Ever feel like your roofing contractor is speaking an entirely different language? If you’re lost—we don’t blame you! Our industry uses a lot of jargon on a routine basis and we understand that it can sometimes make you feel like you need a translator. That’s why our team decided it would be a good idea to set up this guide of common roofing terms! We don’t want to just be your roof repair and installation contractor; we want to be your partner in helping you get a better home. So, here are a few common roofing terms you might hear us use and what they mean.
Looking for a residential or commercial roofing specialist in Maryland, Virginia, or the Washington, DC Metro area? Contact Shanco today at 301-208-0848 or reach us online to set up your consultation!
You’ve heard of the term eavesdropping, right? This is what the term is referring to! The eaves are the horizontal portion at the edge of a sloped roof, or the flat bit right at the end of the incline. Eaves are both useful for ensuring water projects off of your roof (and ideally into your gutters) and as an aesthetic design.
A long, straight board that is installed along the lower edge of your roof. Gutters are usually installed along the fascia; the fascia is also partially responsible for adding support to the lower edge of your asphalt or tiled roof.
Soffit boards are found behind the fascia and play an important role in roof ventilation. A properly ventilated roof prevents moisture damage and the accumulation of mold, so often vinyl ventilated soffits are used in roofing installation or renovation.
Flashing are strips or constructed portions of material, usually metal, that are affixed around protrusions (or penetrations, depending on the terminology used near you) in your roof. Skylights, vent pipes, chimneys, and similar structures will almost always have flashing installed to create an effective seal against leakage. Flashing is also frequently found within roof valleys, on dormers, and along ridges.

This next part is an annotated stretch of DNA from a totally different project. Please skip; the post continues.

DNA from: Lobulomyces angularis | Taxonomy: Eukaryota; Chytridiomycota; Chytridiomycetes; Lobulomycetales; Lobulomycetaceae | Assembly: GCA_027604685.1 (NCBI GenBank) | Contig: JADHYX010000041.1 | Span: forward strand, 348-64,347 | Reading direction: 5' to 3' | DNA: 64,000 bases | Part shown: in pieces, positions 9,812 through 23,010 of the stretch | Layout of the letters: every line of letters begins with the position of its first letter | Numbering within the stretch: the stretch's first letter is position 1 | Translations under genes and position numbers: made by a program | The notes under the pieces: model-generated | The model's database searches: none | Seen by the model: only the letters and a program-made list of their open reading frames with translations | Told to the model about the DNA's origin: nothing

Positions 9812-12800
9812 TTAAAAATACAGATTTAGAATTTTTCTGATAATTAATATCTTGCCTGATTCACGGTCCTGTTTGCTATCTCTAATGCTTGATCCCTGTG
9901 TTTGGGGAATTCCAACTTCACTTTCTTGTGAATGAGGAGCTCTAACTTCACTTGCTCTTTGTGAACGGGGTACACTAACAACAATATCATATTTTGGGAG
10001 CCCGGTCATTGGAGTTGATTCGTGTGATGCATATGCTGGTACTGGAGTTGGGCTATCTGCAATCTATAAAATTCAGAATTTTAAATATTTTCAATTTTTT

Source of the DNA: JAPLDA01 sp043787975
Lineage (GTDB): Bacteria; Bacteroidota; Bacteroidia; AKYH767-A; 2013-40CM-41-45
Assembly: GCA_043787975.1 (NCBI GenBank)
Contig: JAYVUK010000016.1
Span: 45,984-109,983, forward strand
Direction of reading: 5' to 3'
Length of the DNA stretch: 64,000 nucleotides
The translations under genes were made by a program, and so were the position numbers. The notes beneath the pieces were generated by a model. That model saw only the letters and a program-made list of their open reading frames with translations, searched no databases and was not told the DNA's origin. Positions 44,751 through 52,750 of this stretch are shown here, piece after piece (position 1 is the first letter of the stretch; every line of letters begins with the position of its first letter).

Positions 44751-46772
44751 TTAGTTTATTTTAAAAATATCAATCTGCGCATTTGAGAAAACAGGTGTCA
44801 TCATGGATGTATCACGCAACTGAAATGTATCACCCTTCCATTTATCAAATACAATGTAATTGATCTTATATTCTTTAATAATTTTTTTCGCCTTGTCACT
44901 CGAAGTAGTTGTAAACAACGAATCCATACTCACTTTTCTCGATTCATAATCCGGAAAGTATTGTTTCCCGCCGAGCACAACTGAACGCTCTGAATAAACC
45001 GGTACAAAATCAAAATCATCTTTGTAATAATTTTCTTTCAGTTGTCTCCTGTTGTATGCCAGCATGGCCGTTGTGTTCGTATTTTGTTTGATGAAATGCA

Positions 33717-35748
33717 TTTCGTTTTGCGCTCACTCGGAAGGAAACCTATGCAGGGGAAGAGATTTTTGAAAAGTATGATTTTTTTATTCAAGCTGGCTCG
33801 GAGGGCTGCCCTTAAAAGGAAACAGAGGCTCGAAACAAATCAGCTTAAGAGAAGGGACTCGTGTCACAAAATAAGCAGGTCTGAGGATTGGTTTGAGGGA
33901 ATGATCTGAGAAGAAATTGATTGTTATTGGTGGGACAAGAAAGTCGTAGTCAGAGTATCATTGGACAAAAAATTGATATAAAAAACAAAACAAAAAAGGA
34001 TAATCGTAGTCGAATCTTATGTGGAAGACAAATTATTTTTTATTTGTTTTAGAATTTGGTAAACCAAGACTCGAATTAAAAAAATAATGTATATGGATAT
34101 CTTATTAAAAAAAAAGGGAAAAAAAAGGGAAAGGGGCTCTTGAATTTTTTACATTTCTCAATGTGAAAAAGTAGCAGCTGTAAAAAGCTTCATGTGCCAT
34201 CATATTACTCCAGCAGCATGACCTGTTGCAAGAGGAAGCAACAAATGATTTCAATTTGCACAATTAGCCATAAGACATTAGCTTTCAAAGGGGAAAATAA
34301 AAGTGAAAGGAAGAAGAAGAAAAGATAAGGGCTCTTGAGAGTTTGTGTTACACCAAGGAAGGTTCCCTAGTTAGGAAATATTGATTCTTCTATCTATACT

A dormer is a roofed projection located on a roof. These usually have a window installed and are primarily an aesthetic design option. They’re also used in home renovation to increase usable space in attics and lofts, essentially popping out a section of wall and including the roofed dormer to enclose and enhance the space.
Ridges are a feature of sloped roofs and are simply the area where two slopes meet at the top. It is essentially the “peak” of your roof, although many homes can have multiple “peaks” or ridges.
Valleys are simply the opposite of a ridge: a place where two downward slopes meet to create a “V” shape. It’s worth noting that a valley isn’t necessarily just the bottom portion of two meeting edges, but actually is any downward moving area where two sections of roof are meeting.
Trusses are basically a roof frame. These are the material (usually wooden) frames that are effectively the skeleton of your roof and used to provide the general shape and support of a roof.
Roofing Contractor in MD, VA & DC
We know that’s a lot of information to take in—and these terms are only scratching the surface! But any time you need to know what your Maryland, Virginia, or Washington, DC roofing specialists are talking about, you’re welcome to come back for a refresher.